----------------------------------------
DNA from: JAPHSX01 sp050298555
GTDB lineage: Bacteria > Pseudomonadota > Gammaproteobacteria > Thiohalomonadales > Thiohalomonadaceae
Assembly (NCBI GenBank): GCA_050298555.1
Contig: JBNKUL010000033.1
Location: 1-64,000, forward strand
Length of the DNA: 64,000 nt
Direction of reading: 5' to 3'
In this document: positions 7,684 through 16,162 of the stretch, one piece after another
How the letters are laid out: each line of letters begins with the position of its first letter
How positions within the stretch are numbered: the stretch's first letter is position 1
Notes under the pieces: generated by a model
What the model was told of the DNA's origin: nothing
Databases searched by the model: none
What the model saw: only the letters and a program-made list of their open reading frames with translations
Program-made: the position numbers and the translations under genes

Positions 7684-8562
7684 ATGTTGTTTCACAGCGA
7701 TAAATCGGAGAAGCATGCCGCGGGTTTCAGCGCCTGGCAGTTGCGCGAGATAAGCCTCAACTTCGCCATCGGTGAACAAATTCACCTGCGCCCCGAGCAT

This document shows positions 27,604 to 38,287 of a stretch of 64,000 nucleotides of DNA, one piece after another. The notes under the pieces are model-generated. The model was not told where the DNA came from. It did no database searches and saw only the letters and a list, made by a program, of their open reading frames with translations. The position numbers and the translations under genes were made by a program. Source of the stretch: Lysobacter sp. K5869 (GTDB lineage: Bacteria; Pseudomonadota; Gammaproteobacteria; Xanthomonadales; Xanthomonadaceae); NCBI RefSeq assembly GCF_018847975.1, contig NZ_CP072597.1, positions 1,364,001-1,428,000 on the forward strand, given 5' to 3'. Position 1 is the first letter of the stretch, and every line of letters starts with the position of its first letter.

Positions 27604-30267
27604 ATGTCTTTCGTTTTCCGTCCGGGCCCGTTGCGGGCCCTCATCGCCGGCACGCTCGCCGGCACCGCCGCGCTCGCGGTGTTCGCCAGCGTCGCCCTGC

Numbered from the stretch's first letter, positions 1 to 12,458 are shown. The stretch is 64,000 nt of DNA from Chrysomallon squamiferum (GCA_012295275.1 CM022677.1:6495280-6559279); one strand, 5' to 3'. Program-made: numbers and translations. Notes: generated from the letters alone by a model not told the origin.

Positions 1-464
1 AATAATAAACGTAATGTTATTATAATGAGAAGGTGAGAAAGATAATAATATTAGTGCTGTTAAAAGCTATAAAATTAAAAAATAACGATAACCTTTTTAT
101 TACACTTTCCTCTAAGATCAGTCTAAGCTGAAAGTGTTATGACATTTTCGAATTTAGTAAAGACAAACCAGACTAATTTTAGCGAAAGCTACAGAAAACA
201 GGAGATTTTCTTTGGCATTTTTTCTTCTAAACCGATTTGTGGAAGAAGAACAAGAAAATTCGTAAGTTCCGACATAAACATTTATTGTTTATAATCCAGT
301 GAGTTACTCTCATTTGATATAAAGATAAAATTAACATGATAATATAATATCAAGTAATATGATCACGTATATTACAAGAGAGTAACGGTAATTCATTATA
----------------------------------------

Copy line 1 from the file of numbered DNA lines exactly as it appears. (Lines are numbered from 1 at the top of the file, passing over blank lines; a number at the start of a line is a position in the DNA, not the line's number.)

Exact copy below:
DNA from: JAPHSX01 sp050298555